Medical experts have urged the Hong Kong government to cap the number of people in shopping malls, country parks and wet markets to curb virus transmissions in public areas.
The government should step up enforcement of social distancing rules at places where people often gather, Leung Chi-chiu, chairman of the Medical Association’s advisory committee on communicable diseases, said Monday. It should encourage the business sector to put in place crowd control measures at shopping malls during holidays.
It was not a good idea to cut the opening hours of shopping malls because more people would gather and shop at the same time, he said. Visitors at popular sites in the countryside should be capped because asymptomatic patients could spread the virus.
If the number of local infections did not decline after the Chinese New Year holidays in mid-February, the government should consider further tightening its rules to require people to put on masks in country parks, Leung said.
The rules say people who are doing outdoor strenuous exercise can be exempted from the mandatory masks. Officials have elaborated that hikers in country parks and joggers in open areas can take off masks. However, people who are only stretching should wear masks.
In recent weeks, people have continued to go shopping and hiking at weekends although the government has banned gatherings of more than two people. Customers have queued for takeaways or seats outside some popular restaurants. During weekdays, buses and trains are still crowded by workers who are not allowed to work from home.
Ho Pak-leung, a microbiologist of the University of Hong Kong, said it was unlikely new infections will drop to zero before Chinese New Year because the coronavirus situation in Hong Kong will fluctuate for some time.
Ho said he agreed with the government’s move to cancel the Chinese New Year fairs. However, he suggested that the flow of people in flower and wet markets should be controlled and monitored.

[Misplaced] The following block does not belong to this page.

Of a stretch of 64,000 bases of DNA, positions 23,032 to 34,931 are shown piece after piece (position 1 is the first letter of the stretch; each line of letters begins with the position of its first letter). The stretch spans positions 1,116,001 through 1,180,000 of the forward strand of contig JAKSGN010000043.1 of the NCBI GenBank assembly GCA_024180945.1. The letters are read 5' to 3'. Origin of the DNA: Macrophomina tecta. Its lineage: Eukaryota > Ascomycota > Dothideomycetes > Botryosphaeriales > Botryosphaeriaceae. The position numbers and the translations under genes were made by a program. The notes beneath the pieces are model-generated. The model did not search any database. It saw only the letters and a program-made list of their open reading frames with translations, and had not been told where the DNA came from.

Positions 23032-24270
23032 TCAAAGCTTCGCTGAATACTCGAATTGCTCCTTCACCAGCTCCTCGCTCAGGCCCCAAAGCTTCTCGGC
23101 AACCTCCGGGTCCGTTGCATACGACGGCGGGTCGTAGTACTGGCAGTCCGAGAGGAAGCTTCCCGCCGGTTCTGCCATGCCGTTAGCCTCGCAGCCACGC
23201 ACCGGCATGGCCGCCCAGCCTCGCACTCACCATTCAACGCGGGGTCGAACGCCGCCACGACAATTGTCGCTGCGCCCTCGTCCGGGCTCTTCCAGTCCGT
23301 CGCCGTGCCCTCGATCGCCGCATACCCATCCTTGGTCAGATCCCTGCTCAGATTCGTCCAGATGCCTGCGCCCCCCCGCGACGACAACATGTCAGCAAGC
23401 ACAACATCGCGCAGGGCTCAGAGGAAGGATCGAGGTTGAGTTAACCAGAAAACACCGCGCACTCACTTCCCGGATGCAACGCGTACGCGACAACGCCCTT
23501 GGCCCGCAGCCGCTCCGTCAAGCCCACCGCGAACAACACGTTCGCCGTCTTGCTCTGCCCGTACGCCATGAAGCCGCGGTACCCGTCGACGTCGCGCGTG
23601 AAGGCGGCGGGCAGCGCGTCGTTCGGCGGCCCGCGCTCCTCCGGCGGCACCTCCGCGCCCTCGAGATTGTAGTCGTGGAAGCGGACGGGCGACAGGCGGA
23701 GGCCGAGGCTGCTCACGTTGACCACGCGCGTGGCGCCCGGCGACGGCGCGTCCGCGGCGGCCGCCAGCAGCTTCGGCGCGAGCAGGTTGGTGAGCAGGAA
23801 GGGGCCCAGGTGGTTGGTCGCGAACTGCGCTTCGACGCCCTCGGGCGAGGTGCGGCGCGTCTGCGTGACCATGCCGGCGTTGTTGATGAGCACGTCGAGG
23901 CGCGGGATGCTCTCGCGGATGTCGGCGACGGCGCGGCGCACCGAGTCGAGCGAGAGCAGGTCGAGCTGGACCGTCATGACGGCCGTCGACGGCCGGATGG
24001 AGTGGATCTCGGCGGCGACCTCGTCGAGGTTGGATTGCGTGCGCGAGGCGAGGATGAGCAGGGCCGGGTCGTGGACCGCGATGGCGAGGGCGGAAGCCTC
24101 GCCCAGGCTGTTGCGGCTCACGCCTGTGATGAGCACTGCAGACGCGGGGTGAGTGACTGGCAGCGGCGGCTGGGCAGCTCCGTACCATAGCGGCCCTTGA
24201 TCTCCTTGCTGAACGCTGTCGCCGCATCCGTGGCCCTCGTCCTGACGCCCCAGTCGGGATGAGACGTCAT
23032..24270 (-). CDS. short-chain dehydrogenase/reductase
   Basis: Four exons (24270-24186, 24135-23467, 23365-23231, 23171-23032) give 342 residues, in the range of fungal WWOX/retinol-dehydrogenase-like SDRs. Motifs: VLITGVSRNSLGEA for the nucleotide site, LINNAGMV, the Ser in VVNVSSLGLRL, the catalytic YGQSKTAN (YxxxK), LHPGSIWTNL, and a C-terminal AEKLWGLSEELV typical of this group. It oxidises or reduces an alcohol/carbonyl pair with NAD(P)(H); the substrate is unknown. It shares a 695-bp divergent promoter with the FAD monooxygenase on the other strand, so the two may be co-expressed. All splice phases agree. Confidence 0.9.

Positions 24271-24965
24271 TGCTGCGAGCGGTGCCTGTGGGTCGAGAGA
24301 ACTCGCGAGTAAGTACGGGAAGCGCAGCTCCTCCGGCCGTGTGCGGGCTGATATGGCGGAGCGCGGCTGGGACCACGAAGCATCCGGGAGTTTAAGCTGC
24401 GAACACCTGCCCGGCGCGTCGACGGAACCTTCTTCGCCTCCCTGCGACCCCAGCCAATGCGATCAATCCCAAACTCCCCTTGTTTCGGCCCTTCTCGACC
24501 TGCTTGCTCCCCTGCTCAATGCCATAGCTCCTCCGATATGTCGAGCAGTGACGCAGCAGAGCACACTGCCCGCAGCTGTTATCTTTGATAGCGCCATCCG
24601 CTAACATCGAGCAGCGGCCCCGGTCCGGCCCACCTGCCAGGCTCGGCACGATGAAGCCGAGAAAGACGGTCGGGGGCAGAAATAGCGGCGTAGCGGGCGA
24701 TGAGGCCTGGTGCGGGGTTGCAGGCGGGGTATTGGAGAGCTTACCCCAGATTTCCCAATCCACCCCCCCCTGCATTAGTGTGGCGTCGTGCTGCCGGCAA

Last Friday, the government said it had decided to call off the Lunar New Year fairs planned across the city next month.
A spokesman for the Food and Environmental Hygiene Department said the fairs at 15 locations would have attracted large crowds.
“In order to protect the health of the vendors and citizens, and to reduce the risk of virus transmission as much as possible, the government decided to cancel the Lunar New Year Fairs,” the government said, adding that those who had paid for stalls would be given full refunds.
Yeung Siu-lung, the owner of Hong Kong’s biggest orchid farm, said he had grown more than 30,000 orchids to be sold at the fairs and is estimating a loss of around HK$3 million (US$386,892). He demanded a subsidy from the government.
The Hong Kong Alliance in Support of Patriotic Democratic Movements of China, which won bids for three stalls at Victoria Park, said the cancellation means it could lose hundreds of thousands of dollars in donations – accounting for about 20% of its yearly income.
The Center for Health Protection said 41 cases, three imported and 38 local infections, were recorded on Sunday. Eleven local cases had no known source.
One of the new cases was an ambulanceman who works at Tsing Yi Ambulance Depot, and was the second case at the facility. Another ambulanceman also tested preliminarily positive. About 40 people who work at the site are to be put under quarantine.
At Princess Margaret Hospital, two more patient assistants tested preliminarily positive after one case was reported at its occupational therapy department last week. The assistants were responsible for making pressure garments for patients and had used the same sewing machine. They also had meals in the same room.
A shopkeeper at Sin Tat Plaza, a mall known for the trading of smartphones in Mong Kok, was found to be infected. Two colleagues are among the 40 people who tested positive preliminarily on Monday.
Over the weekend, the Labour Department conducted joint operations in collaboration with other departments to promote anti-epidemic rules in popular gathering places of foreign domestic workers. These places include Tamar Park in Admiralty, Victoria Park in Causeway Bay, footbridge near Fa Yuen Street in Mong Kok, and places at Central, Sha Tin and Ma On Shan.
Officers distributed multiple-language promotional leaflets to appeal to domestic workers to maintain environmental hygiene and refrain from conducting unlicensed hawking, including cooked food or other hawking activities. Also, the police increased manpower to step up patrols at those places, according to a statement on the government’s website. However, the government did not say whether it had fined anyone during the operations.
A domestic worker called Makhi told a newspaper that she only gathered with friends once a month and had always kept a social distance. She said she felt it was unfair that domestic workers were accused of meeting friends while many Hong Kong people could go out freely during the Christmas and New Year holidays.
Another helper said it was difficult for her to meet her friends as her rest days had been rearranged by her employer. She said it was unfair that her employer could have gatherings with friends and relatives but she was accused of going out on her rest days.